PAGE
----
Figure: What to send the person
  99. Bounces - Do you know how to correct a bounce?

    Let's say you press “Send” and get a bounce, e.g. An email in your inbox that reads: 

    Delivery has failed to these recipients or distribution lists:

    Adam Cogan (adam@northwind.com)
    The recipient's e-mail address was not found in the recipient's e-mail system. Microsoft Exchange will not try to redeliver this message for you. Please check the e-mail address and try resending this message, or provide the following diagnostic text to your system administrator.

    Get the correct email address and ‘Reply to all’ with just this text in brackets:

      (Resending with Adam’s correct email)
                                    
      ---------------------------------
      [Original Email]
    Figure: Good Example - Correct the email address and send again.
  100. Do You Use Voice Messages When Appropriate?

    Sometimes it is quicker to explain something than it is to write a comprehensive email. This is particularly true when explaining an idea or concept relating to a product, and you need to go backwards and forwards many times to clarify details. If you can't easily speak directly with someone, due to schedule, travel, or time zone constraints try sending a voice message instead.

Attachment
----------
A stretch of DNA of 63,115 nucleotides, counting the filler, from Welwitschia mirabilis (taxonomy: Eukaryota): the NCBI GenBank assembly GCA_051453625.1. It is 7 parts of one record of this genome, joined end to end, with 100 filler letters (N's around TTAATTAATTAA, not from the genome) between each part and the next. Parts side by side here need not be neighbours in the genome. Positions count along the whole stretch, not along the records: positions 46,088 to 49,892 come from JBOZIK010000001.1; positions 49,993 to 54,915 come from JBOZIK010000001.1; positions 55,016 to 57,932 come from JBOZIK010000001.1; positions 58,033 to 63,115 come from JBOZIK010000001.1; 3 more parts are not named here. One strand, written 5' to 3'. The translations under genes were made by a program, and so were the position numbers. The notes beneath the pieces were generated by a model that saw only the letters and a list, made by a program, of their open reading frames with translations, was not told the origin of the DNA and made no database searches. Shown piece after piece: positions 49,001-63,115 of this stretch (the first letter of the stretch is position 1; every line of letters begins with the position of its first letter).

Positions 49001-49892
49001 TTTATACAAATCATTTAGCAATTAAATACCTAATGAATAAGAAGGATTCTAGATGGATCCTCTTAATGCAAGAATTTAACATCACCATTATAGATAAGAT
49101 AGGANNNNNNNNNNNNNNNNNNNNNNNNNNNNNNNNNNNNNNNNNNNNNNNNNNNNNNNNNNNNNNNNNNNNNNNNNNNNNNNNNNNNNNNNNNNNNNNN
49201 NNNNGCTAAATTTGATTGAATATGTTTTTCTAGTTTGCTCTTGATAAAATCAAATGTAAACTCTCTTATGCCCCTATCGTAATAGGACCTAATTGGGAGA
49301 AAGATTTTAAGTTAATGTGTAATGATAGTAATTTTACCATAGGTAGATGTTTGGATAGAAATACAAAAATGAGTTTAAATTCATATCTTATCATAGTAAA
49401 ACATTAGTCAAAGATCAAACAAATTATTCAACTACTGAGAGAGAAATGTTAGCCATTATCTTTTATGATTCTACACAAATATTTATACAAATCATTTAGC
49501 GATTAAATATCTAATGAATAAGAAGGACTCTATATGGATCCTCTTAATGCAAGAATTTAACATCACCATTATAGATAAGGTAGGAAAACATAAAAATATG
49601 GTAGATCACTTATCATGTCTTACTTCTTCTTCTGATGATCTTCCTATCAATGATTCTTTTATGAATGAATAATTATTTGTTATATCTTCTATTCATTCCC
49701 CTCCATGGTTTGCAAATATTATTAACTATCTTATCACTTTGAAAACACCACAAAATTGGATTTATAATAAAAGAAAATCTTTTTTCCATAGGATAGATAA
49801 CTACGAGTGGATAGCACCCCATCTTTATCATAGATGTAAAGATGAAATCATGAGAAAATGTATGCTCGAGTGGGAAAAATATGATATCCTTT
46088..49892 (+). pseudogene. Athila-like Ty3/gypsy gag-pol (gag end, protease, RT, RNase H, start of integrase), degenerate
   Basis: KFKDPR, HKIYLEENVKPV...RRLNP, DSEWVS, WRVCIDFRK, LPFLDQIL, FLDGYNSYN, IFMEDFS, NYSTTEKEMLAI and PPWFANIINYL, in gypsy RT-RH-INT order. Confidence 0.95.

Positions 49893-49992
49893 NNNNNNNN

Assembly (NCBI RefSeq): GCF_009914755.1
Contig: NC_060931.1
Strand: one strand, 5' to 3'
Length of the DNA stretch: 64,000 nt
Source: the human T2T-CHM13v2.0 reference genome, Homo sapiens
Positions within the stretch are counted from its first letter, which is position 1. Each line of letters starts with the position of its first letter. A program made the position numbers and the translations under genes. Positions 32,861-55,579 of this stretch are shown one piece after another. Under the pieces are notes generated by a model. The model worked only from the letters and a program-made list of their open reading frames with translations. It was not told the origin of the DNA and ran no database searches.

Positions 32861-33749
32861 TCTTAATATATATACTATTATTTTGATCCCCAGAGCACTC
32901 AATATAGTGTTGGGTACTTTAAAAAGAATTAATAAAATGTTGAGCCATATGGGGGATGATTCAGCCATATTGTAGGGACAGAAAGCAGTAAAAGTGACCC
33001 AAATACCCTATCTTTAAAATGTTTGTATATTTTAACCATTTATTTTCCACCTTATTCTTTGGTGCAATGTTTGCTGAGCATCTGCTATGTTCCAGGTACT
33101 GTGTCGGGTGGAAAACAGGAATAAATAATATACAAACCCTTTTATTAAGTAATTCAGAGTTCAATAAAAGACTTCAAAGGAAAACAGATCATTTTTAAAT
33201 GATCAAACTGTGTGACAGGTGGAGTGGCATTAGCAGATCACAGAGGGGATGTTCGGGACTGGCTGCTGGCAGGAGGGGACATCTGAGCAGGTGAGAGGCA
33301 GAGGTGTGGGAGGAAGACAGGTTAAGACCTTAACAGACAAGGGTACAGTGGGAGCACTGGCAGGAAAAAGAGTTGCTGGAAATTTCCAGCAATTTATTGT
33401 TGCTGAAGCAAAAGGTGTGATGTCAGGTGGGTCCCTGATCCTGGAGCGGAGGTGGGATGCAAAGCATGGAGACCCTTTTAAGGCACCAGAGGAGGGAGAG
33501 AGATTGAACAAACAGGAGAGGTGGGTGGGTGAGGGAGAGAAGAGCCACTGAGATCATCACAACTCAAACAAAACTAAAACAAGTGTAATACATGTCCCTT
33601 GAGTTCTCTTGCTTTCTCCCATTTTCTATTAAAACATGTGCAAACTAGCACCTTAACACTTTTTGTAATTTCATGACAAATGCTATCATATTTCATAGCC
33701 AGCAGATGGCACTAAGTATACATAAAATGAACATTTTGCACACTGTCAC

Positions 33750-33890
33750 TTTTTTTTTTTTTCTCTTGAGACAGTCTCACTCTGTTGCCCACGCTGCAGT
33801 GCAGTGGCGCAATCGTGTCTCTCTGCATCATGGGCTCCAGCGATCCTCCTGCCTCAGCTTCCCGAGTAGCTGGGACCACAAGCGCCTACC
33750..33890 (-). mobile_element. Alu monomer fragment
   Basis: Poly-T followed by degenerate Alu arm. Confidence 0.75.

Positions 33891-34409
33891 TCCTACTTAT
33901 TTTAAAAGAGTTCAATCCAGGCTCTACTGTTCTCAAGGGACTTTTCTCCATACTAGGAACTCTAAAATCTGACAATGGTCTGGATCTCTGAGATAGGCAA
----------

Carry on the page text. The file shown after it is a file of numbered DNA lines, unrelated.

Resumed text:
​Sending voice messages can be thought of as a slow paced conversation. There are many benefits to sending voice messages instead of email when iterating over concepts and ideas.

    Sending and listening to voice messages feels more personal than reading an email, because it is possible to hear the persons mood and emphasis more naturally. It is also helpful if the recipient needs to re-play a portion of the message to understand it, especially for people who are communicating in a language other than their native tongue.

    Voice messages shouldn't replace email entirely, but can be valuable tool when used at the right time. There are a number of technological tools available to facilitate voice messages. Here is a list of some of the services we use at SSW: